The rejection of nearly all of Christian history has left believers adrift with no anchor or safe harbor. Christianity has been run like a democracy, which is an adversarial process. The individual Christians have been epistemologically cut off from their community of faith. One then wonders how it is possible to restore the practice of first century Christianity without acknowledging anything that has happened between now and then.

The Enlightenment promised to answer the fundamental questions through the exercise of observation, reason and logic; it failed. The philosophy of Modernity has been found lacking; a new philosophy has been born. There is no name yet for this new philosophy, it’s still too new. It is only know by what it is not; it is not Modern. It is currently called Postmodernity, though I expect that to change with time. Just like Modernity and the Medieval philosophy before (and on back through history), Postmodernity cannot answer the fundamental questions. It is a philosophy of human beings and therefore incapable of answering those questions.

I cannot hope to simply define a philosophy that is both so new and so voluminously documented. I can point to good resources (A Primer on Postmodernism by Stanley J. Grenz, Things Unseen: Churches of Christ In (and After) the Modern Age by C. Leonard Allen, A Generous Orthodoxy by Brian McLaren, etc.). And I can, I hope, sum up the Postmodern philosophy under two very broad categories. Postmodernism is communal and experiential. This is, I believe, an antithetical position to the individual and rational nature of Modernity.

Postmodernity is communal in several different ways. It focuses on the way that truth is expressed within the context of a community. A communal focus sees the web of relationships between all people that cause us to be who we are. No one is an objective individual, but an essential part of the whole community. The community creates its own language that is unique to itself; the stories of each person in the community merge to create a context that can only be understood by its members. They are also a part of the community of all humanity and so they are affected by the joy and suffering of all people, in fact they are in community with the whole world and are responsible for the earth and all its inhabitants.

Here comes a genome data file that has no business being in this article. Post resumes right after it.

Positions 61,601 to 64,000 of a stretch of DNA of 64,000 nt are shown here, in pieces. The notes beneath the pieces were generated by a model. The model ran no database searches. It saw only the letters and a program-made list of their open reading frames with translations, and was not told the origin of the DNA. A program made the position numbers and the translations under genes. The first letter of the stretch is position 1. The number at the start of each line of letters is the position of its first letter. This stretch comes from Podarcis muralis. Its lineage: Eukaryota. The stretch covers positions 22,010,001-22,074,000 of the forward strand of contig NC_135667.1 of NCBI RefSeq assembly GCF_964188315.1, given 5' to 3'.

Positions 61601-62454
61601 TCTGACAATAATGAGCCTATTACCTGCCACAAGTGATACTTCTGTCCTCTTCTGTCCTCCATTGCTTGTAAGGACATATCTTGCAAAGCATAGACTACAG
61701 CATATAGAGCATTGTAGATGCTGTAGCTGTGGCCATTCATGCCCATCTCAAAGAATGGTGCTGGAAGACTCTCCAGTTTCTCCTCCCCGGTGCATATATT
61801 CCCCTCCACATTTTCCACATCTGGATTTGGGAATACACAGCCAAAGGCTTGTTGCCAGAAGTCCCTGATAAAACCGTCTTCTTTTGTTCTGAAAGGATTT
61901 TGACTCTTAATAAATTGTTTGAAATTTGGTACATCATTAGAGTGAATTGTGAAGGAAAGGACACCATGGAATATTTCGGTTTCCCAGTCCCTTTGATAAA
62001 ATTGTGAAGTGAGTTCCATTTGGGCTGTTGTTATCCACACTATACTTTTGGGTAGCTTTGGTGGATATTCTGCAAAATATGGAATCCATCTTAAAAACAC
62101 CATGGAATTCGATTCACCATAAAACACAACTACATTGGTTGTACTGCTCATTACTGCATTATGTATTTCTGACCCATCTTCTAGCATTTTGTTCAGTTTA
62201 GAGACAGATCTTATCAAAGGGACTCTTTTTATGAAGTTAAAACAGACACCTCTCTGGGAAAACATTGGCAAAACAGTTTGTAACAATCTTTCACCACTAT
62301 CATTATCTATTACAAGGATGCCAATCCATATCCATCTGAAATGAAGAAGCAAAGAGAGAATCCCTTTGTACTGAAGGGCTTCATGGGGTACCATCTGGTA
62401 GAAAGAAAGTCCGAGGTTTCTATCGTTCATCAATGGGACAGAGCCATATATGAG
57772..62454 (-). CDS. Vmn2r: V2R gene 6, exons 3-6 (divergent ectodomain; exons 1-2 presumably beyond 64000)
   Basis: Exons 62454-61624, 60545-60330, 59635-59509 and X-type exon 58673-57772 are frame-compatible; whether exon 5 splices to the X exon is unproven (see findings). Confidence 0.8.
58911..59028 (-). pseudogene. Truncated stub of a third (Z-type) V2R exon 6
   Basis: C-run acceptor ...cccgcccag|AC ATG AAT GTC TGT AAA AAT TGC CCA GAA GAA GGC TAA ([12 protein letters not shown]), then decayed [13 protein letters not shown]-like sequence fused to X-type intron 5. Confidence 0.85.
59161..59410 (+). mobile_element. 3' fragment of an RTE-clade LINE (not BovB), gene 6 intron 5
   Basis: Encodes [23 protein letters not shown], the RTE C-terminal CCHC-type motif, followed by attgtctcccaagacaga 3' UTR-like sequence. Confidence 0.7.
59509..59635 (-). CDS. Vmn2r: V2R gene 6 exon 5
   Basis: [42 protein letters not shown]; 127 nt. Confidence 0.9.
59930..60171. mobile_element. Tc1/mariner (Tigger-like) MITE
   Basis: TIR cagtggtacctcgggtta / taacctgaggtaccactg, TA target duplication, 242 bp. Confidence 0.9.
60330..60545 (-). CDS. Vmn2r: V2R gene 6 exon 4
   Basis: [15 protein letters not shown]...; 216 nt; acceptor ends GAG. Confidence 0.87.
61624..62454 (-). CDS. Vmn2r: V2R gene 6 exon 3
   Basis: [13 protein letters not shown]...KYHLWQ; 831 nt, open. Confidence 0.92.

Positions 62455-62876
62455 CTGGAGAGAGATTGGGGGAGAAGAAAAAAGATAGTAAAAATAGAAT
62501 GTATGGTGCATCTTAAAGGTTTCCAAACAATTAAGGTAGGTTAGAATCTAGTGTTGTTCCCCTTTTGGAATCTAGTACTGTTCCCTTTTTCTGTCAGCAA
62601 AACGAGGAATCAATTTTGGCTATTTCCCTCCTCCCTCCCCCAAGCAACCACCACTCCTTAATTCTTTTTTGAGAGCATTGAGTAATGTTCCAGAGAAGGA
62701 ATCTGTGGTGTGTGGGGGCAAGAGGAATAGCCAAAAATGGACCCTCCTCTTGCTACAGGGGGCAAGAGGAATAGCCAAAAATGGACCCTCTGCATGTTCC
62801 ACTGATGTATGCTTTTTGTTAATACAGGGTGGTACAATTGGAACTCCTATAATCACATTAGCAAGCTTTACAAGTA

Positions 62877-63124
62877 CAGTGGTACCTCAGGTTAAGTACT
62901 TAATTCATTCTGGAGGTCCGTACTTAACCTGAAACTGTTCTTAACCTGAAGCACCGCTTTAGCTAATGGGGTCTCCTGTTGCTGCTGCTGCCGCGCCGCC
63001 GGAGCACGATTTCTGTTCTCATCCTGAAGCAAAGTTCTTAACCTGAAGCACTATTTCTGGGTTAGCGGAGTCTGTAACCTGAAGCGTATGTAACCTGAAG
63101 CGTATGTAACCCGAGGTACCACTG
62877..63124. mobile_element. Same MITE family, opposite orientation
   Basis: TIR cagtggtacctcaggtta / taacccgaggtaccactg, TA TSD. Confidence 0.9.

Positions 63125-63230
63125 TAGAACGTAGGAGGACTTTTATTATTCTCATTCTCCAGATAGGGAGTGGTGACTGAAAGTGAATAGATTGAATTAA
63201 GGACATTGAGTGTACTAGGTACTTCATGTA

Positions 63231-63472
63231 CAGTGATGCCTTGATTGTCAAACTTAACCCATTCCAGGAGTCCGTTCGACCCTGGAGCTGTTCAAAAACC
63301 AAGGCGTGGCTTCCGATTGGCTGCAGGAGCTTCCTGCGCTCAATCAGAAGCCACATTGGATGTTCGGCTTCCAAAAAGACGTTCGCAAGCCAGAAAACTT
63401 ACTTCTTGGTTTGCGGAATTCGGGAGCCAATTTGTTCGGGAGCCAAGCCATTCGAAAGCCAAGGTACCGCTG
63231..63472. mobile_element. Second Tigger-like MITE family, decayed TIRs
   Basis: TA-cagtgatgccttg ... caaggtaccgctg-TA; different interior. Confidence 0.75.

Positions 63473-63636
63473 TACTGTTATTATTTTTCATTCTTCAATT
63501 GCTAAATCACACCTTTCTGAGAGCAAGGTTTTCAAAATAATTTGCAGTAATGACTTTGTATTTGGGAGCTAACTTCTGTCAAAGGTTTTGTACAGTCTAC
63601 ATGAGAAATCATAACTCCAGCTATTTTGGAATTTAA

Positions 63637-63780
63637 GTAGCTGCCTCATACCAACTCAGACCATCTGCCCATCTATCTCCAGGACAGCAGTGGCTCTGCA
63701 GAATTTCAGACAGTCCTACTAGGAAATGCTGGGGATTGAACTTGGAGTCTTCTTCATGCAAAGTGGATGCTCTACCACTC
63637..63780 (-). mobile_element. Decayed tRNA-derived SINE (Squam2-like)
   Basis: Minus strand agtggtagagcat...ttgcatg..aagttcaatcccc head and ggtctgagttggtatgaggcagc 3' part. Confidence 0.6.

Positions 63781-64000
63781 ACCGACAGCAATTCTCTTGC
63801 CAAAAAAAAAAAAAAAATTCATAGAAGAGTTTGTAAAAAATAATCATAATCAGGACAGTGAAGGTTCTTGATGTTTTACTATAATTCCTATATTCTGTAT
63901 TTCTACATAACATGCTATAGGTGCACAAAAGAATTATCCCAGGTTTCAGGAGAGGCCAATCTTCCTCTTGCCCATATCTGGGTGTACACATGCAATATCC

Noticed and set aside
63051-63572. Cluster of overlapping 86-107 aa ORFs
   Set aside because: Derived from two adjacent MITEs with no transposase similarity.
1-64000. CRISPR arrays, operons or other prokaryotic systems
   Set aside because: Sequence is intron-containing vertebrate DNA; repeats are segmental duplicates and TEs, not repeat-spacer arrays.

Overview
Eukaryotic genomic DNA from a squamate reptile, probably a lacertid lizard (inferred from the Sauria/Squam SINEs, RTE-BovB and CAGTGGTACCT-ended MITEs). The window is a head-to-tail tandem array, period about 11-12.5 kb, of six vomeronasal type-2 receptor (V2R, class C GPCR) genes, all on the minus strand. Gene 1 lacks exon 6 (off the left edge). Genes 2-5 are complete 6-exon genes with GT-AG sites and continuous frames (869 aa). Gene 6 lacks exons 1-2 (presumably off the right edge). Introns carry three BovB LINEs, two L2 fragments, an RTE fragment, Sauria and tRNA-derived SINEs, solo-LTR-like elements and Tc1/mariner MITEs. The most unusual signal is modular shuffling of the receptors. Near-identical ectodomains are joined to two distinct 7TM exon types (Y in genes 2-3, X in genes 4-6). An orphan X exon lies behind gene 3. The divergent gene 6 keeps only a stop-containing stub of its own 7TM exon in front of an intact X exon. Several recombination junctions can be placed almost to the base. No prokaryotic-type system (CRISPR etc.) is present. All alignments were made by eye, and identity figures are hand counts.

Postmodernity is experiential. There are phenomena for which there is no rational explanation, yet they still exist. This causes the Postmodern to reject reason and focus on the way that one can experience knowledge more than how one comes to know. Reason and logic are not completely rejected, but they are only one means by which knowledge can be attained. Intuition, experience, spiritual experience, and relationship all stand next to reason as means of attaining knowledge.

Though it lacks the ability to answer the fundamental questions, Postmodernity is, more and more, the language of the American culture. Secular Postmoderns pursue this philosophy because they think that it will succeed where Modernity failed. Christians cannot fall into the same trap. Modernity failed to answer the fundamental questions, so too will Postmodernity. Christianity, however, speaking the language of Modernity was able to offer answers; Christianity, speaking the language of Postmodernity will be able to offer answers in the future.